• Under the CRM, banks are required to protect customers whilst at the same time minimising disruption to legitimate payments. To this end the CRM states that reasonable steps should be taken to freeze funds that may be the proceeds of APP fraud and to repatriate them. This exercise may be fraught with difficulties given that the steps required to be taken could constitute a breach of contract and could give rise to a claim in damages, if the customer turns out not to be a fraudster or victim.
  • Under the Proceeds of Crime Act 2002 (POCA 2002) firms already face a requirement to freeze transactions that they suspect are linked to money laundering. In these circumstances firms can rely on the provisions of POCA 2002 to defend themselves against actions from disgruntled customers, who may have suffered losses arising from a firm's failure to carry out a transaction. It is not clear that the draft code would afford firms with any level of protection where customers have had their accounts frozen.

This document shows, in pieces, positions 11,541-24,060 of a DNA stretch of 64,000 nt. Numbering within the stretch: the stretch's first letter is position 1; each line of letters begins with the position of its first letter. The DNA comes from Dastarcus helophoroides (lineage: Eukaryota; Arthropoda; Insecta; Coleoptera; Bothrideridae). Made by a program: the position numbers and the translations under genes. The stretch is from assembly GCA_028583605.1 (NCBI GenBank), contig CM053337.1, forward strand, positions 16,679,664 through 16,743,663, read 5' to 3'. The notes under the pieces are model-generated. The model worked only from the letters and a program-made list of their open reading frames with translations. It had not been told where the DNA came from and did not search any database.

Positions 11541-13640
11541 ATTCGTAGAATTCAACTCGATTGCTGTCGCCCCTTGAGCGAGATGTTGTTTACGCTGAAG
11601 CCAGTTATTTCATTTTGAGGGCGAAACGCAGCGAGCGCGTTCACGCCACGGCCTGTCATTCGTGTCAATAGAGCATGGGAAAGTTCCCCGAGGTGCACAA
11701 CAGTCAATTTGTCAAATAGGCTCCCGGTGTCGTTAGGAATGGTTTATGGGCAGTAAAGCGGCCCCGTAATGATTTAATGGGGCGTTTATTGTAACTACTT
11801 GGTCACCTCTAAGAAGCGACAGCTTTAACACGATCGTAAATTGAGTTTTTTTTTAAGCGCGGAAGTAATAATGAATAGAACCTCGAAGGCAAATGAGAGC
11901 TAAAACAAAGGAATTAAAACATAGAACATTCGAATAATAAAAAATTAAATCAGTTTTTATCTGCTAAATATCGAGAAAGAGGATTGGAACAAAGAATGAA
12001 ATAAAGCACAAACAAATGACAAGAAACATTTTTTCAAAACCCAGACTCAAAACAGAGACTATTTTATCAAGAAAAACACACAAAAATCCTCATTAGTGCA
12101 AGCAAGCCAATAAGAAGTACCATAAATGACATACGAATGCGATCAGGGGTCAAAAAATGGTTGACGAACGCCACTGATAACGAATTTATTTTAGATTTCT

Lack of limitation or caps on compensation

  • The CRM, as currently drafted, does not include a time limit on the detection or reporting of fraud, nor does it cap the value of compensation. Although the scheme is not retroactive, this will, in due course, expose banks to claims relating to historic fraud and, potentially, vast compensation claims. 


There is clearly merit in seeking to establish processes that protect victims of APP fraud and particular assistance should be afforded to vulnerable customers. The CRM is the result of a comprehensive review of the subject and reflects a genuine desire to protect and assist victims. It remains to be seen, however, whether the CRM will achieve that objective. As currently drafted the CRM presents firms and victims with a number of practical and legal issues. The consultation process will be critical to ensure that these issues are identified and addressed and do not lead to a massive increase in disputes between banks and customers.

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The content of this article is intended to provide a general guide to the subject matter. Specialist advice should be sought about your specific circumstances.